Philippine president seeks powers over firms, supplies, funds to avert crisis

The Philippines was the first Southeast Asian country to adopt lockdown measures, but more are following suit as cases soar. (AFP)
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Updated 23 March 2020

Philippine president seeks powers over firms, supplies, funds to avert crisis

  • If approved, the granting of the powers would be one of the most aggressive steps to tackle coronavirus
  • President Rodrigo Duterte has a supermajority in both chambers, so the bill is expected to pass

MANILA: The Philippine Congress held a special session over the Internet on Monday to debate a push by the country’s strongman leader to adopt sweeping emergency powers, in a bid to avert chaos from a rapid spread of coronavirus.
A committee of the Philippines’ lower legislative body already passed a bill granting President Rodrigo Duterte additional powers to address the coronavirus situation in the Philippines.
In a special session, the House Committee of the Whole passed House Bill No. 6616, which would declare a national emergency amid the rapid spike of COVID-19 cases in the country.
The bill is now being tackled in the House plenary.
With borders closed to foreigners and tens of millions of people on home quarantine, Duterte wants the power to — where necessary — control supplies and public utilities, order businesses to help government, and pull funds from state enterprises and departmental budgets to redirect into emergency health needs.
If approved, the granting of the powers would be one of the most aggressive steps to tackle coronavirus as governments worldwide roll out stricter measures, including across Southeast Asia, which saw a more than doubling of cases in the past week to nearly 3,700, from 166 a month ago.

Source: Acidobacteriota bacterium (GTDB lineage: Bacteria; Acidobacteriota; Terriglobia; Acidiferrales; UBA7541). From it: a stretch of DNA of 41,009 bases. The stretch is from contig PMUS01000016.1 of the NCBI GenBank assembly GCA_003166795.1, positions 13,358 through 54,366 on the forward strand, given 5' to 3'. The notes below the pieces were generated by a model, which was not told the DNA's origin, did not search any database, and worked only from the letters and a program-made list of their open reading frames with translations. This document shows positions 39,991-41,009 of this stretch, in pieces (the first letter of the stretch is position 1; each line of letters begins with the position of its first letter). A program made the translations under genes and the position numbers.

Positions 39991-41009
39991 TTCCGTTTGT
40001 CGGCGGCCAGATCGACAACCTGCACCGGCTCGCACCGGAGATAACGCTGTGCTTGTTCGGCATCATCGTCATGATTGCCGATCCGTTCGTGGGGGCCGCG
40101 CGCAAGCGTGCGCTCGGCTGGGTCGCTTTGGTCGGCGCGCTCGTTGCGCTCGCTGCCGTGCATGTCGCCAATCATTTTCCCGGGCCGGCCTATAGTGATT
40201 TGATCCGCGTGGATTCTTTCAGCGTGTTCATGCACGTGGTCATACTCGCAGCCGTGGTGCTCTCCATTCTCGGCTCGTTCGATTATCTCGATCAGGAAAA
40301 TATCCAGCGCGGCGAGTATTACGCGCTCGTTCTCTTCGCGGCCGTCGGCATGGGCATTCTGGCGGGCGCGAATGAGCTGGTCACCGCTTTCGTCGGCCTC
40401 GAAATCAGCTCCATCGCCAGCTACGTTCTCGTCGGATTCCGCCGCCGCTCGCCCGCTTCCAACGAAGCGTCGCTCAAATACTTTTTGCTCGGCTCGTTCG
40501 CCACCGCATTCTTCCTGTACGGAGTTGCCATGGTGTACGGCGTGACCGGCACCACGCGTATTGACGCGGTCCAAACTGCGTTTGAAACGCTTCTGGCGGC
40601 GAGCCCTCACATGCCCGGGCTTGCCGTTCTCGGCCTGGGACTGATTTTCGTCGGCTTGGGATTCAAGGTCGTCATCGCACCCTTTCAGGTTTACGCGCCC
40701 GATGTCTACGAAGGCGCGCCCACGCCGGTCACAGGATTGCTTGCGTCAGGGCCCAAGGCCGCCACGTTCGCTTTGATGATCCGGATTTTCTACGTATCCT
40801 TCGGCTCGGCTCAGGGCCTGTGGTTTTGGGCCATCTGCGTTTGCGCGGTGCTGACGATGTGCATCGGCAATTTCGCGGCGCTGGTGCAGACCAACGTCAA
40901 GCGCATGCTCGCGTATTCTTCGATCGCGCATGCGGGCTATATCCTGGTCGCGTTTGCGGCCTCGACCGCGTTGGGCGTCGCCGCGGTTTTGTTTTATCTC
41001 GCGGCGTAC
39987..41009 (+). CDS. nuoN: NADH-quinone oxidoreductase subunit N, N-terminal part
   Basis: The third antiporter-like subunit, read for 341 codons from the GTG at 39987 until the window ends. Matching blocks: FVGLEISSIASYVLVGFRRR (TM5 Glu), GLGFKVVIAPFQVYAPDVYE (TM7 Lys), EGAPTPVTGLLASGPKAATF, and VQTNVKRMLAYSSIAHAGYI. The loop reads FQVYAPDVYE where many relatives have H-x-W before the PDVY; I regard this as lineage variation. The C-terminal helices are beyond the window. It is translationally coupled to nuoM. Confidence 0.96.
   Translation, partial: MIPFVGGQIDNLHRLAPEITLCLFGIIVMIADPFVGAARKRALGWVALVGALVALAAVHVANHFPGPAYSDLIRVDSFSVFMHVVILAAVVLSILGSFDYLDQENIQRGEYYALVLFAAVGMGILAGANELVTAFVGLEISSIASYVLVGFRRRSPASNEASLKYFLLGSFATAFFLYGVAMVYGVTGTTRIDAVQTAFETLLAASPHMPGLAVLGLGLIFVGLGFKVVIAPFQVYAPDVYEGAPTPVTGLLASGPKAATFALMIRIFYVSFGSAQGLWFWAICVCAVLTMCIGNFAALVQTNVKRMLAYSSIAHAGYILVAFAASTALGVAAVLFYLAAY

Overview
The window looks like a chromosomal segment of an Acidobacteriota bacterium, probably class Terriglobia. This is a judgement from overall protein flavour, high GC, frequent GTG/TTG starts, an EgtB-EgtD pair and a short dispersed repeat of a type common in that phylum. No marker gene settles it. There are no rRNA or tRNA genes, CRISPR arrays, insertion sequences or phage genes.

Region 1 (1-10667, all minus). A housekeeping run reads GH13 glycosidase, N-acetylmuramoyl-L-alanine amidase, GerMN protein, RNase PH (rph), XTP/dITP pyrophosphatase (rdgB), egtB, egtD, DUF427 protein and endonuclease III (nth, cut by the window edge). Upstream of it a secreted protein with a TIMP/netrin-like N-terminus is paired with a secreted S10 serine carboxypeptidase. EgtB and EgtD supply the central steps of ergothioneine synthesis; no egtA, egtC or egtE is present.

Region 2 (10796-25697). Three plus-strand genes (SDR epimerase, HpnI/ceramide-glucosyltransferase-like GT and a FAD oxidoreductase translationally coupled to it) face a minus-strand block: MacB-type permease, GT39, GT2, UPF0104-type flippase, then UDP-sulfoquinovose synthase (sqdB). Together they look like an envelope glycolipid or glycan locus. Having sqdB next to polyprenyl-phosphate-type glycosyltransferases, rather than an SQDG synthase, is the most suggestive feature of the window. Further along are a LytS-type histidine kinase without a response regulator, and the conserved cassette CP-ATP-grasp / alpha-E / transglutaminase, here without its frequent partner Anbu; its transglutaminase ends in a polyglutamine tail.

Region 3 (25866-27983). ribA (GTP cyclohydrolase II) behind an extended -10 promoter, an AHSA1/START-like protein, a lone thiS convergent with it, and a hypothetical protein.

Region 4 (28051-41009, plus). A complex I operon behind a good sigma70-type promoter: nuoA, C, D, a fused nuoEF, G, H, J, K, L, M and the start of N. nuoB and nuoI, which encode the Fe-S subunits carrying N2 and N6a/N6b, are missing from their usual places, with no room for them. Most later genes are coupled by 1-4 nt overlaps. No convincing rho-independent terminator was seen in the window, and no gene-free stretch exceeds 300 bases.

The Philippines has confirmed 462 casess, but health officials acknowledge limited testing for the coronavirus means its already overstretched health system could be facing far more infections than the numbers indicate.
“It is a step we were reluctant to take, but the circumstances and the experience of nations worldwide convinced us that we have no other choice,” Duterte’s Executive Secretary Salvador Medialdea told a near-empty Congress, with most lawmakers streaming the session at home.
The Philippines was the first Southeast Asian country to adopt lockdown measures, but more are following suit as cases soar, with Vietnam and Malaysia deploying soldiers to help with quarantines or to enforce curbs on travel and gatherings.
Indonesia’s capital, Jakarta, has joined Thailand and Cambodia in shutting bars, cinemas and public entertainment venues.
A draft of Duterte’s bill seen by Reuters seeks a “unified national policy” that would, if required, allow the government to temporarily take control of private utilities, telecoms and transport operators or businesses in the public interest, and force hotels, venues and rental properties to accommodate medical workers or quarantine facilities.
It could also control roads, prices, supplies and distribution of power, fuel and goods like food, water, cleaning products, clothing and medical supplies, imported or made domestically.
It would also grant the treasury the ability to take back departmental funds to spend on critical or essential services.